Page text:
In a similar vein, the FCTA has vowed that the ongoing sanitation and traffic control around satellite towns would be sustained to achieve the objectives.
This is even as the authority warned residents whose stock-in-trade is abuse of the nation’s capital development to desist from the act.
According to the chairman, FCT Ministerial Committee on City Sanitation, Ikharo Attah, the on-going sanitation exercise was authorised by the minister to checkmate development activities and ensure that contraventions don’t fester.
This was when the Attah-led a combined team of the task force in continuation of the exercise in Gwarimpa where over 80 shanties and slums were pulled down because they constituted a nuisance to the beauty and sanitation of the estate.
He stated that FCTA was making enormous commitment towards the provision of infrastructures in Abuja and would do everything within the law to protect the sanity of the city.
In what appears as its long determination to attack the poor sanitation in satellite towns, in March 2021, the FCTA had launched inclusive sensitisation on environmental sanitation in Kwali Area Council as a prelude to other council areas.
Flagging off the exercise in Kwali, the minister of state, Dr. Ramatu, noted that the administration was required to implement higher standards of environmental sanitation and orderliness as its 4th Performance Deliverable under the Next Level agenda of President Muhammadu Buhari.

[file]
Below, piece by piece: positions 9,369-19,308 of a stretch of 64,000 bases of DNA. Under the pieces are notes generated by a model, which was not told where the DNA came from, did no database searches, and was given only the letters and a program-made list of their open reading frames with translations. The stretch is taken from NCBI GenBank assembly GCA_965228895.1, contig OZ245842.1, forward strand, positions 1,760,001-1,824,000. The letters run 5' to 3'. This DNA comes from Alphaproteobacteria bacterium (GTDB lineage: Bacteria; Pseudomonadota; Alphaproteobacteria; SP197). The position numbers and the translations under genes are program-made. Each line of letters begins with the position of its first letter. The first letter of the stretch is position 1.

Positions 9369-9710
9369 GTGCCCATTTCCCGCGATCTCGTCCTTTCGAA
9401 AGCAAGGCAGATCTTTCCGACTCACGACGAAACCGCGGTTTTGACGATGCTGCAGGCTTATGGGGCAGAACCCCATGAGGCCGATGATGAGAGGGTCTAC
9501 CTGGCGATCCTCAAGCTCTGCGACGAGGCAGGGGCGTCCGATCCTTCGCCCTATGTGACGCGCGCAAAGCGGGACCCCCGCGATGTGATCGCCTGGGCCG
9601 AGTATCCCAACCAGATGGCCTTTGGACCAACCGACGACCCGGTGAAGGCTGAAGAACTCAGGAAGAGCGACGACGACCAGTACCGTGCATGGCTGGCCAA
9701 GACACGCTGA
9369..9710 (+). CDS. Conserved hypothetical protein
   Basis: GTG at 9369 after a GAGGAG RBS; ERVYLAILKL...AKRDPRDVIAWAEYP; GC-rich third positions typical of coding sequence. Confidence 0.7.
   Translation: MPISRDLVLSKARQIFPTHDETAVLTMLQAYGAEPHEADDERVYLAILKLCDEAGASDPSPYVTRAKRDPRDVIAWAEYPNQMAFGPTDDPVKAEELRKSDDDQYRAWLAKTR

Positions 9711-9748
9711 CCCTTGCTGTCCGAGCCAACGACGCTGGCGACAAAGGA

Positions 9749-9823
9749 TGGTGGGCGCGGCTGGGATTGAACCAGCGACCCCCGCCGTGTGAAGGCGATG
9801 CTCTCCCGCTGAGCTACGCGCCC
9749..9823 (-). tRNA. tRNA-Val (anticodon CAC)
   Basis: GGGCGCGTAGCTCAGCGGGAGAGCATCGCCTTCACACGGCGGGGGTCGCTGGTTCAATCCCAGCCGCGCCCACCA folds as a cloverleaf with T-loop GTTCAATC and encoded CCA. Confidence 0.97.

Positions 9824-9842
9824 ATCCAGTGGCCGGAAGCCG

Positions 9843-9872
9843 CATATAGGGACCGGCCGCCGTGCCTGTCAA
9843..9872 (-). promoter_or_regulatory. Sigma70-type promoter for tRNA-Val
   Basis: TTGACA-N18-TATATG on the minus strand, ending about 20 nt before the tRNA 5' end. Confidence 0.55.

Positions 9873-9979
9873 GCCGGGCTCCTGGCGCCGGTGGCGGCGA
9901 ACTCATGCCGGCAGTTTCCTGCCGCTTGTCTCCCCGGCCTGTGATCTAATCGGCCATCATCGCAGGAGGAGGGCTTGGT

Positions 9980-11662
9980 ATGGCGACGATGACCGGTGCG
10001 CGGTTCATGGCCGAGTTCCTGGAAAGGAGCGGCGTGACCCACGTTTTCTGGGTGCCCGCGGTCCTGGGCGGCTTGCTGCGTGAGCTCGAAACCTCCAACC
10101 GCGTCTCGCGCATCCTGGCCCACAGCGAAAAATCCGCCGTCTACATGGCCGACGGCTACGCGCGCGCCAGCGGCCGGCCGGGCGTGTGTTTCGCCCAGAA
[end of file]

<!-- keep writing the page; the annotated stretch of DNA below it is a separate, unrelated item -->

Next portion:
She said, “To achieve this, all hands must be on deck and everyone has to take responsibility for their actions.
“As we continue to grapple with the Covid-19 pandemic, it is important that communities take action to prevent further transmission, reduce the impacts of the outbreak and support control measures. Proper waste management and good hygiene practices are critical to enhancing public health and are indispensable for optimal economic productivity.
“It is for this reason that the FCTA, through the Satellite Towns Development Department (STDD) initiated the ‘Inclusive Sensitisation on Environmental Sanitation’ in all communities in the FCT to ensure that everyone gets involved in taking actions to guarantee a healthy environment.”
While noting that most of the diseases affecting people are as a result of poor environmental hygiene practices, the effect of which has been a persistent increase in morbidity and mortality rates in children under five, the minister assured that the FCTA shall continue to enforce existing policies and guidelines on issues related to acceptable waste management practices.
The minister stressed that indiscriminate disposal of waste had an impact not only on public health, but also on human dignity and personal safety. She noted that the scheme launched would greatly improve the health conditions of residents of the FCT and take a step closer to achieving one of the cardinal objectives of the administration, while advancing the cause of Sustainable Development Goals (SDGs).